CRITIC ON OFW’s
Pope John Paul II, in his message for the 1992 World Migration Day said, “Migration related to underdevelopment is a challenge, which we must face with courage and determination.” In the Philippines, underdevelopment and poverty are the main causes of migration within and from the country. It was in the early 1900s that the Filipino people started their plight in search for greener pastures in foreign lands.
In 1972, the promising new labor market, prompt the Filipino government to formally adopt the Overseas Employment Program (OEP) as a “temporary measure” to alleviate the unemployment problems in the Philippines. The Philippine Overseas and Employment Administration (POEA), an attached agency of the Department of Labor and Employment (DOLE), was established in 1982 by virtue of Executive Order No. 797. The formulation and implementation of a systematic and progressive overseas employment scheme taking cognizance of local demands for labor, was the main reason for the creation of the POEA. Today, POEA, is tasked with the promotion, supervision, monitoring and managing overseas employment. All cases involving employer-employee relationship (particularly money claims arising from contractual relation entered by Filipino workers), is the original and exclusive jurisdiction of this agency.
The Overseas Workers’ Welfare Administration (OWWA) is the government agency also under the Department of Labor and Employment, tasked to protect the interest and promote the well being of Filipino overseas contract workers, including their dependents. It was created as a Welfare Fund on May 1, 1977 administered by a Secretariat by virtue of PD No. 1604 and 1809. The Welfare Fund was renamed OWWA by virtue of Executive Order (EO) No. 126 on January 30, 1987. What started, as a “temporary measure” has, in fact, become a well established part of the economic policy.
The government creates a “damage control measure”, Republic Act No. 8042, better known as Migrant Workers and Filipinos Overseas Act of 1995 and signed by President Fidel V. Ramos on June 7, 1995. Furthermore, on March 29, 1996, the government ratified the International Convention on the Protection of the Rights of all Migrant Workers and Members of their Families. Both measures intend to protect overseas migrant workers.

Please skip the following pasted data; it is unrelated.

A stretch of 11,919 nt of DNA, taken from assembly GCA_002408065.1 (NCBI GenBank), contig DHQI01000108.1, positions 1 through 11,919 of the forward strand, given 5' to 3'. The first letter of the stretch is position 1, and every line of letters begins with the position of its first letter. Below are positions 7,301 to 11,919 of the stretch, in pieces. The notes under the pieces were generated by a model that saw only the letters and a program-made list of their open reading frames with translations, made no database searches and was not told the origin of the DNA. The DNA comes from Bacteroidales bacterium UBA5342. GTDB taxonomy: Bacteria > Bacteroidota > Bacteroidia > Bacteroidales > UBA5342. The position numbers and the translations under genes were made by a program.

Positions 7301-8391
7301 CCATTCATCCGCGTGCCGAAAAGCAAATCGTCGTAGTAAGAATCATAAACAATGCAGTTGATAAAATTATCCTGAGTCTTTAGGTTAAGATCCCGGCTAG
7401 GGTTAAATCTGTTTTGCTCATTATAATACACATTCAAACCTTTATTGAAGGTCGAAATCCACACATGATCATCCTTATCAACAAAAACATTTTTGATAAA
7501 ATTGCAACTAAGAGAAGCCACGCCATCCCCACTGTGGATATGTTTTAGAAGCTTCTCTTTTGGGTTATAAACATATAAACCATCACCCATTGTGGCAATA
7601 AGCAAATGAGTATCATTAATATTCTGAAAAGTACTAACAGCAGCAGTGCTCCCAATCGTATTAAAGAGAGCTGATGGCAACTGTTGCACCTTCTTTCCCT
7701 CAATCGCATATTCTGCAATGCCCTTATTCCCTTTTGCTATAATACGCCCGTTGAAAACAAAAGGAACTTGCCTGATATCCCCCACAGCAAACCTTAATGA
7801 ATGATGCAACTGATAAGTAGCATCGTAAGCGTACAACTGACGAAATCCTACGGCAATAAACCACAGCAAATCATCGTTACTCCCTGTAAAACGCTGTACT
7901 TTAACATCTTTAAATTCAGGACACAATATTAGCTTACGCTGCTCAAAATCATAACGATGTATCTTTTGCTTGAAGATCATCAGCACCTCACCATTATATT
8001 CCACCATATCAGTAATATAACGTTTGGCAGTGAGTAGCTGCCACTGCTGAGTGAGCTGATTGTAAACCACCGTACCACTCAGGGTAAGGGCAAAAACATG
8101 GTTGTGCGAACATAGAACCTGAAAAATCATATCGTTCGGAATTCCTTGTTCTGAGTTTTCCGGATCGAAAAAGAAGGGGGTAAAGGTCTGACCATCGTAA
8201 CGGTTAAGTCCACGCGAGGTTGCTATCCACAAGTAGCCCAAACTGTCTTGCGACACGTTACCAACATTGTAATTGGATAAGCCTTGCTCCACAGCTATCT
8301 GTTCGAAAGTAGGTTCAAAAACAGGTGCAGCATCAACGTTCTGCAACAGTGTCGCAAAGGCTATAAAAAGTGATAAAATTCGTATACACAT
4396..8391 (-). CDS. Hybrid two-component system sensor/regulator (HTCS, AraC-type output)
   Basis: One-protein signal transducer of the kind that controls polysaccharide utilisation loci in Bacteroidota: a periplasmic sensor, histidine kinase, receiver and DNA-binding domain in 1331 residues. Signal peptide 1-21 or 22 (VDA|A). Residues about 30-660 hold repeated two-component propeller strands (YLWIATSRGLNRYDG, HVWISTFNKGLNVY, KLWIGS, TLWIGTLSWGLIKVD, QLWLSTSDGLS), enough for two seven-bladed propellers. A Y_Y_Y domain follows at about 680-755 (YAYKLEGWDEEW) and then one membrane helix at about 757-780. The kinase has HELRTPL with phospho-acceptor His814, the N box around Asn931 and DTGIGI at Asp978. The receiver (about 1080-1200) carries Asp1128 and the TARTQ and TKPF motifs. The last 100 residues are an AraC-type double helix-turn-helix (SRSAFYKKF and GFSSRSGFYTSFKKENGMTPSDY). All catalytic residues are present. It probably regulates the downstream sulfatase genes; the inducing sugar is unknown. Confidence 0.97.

The Migrant Workers and Filipinos Overseas Act of 1995, “Declaration of Policies” letter c’ says: “the State does not promote overseas employment as a means to sustain economic growth and achieve national development.” However, at the end of this section we read: “Nonetheless, the deployment of Filipino overseas workers whether land-based or sea-based, by local service contractors and manning agencies employing them shall be encouraged. Appropriate initiatives may be extended to them.” What is he policy: to promote or not to promote overseas employment? Can we stop migration? Yes, if the socio-economic-political situation improves, which is unlikely to happen in the near future? Considering the expected increase of the labor force and aware hat the Filipino labor market can only absorb half of it, we foresee that overseas labor migration will still be part of the Filipino society in the future. Thus Filipinos will not only continue to seek greener pastures abroad, but their number will increase as well.
As quoted by Pope John Paul 11, “The migrants is to be considered not just merely as an instrument of production but as a subject endowed with full human dignity” . The history of the Episcopal Commission for the Pastoral Care of Migrants and Itinerant People (ECMI) may be traced back o the year 1955, when the Episcopal Commission-Committee on Emigration reported to the Catholic Welfare Organization (CWO), THE SITUATION OF THE Filipinos in USA, Hawaii, Guam and the corresponding actions taken by the Church.
In the early 60’s the Body of Bishops established the Apostleship of the Sea to meet the needs...
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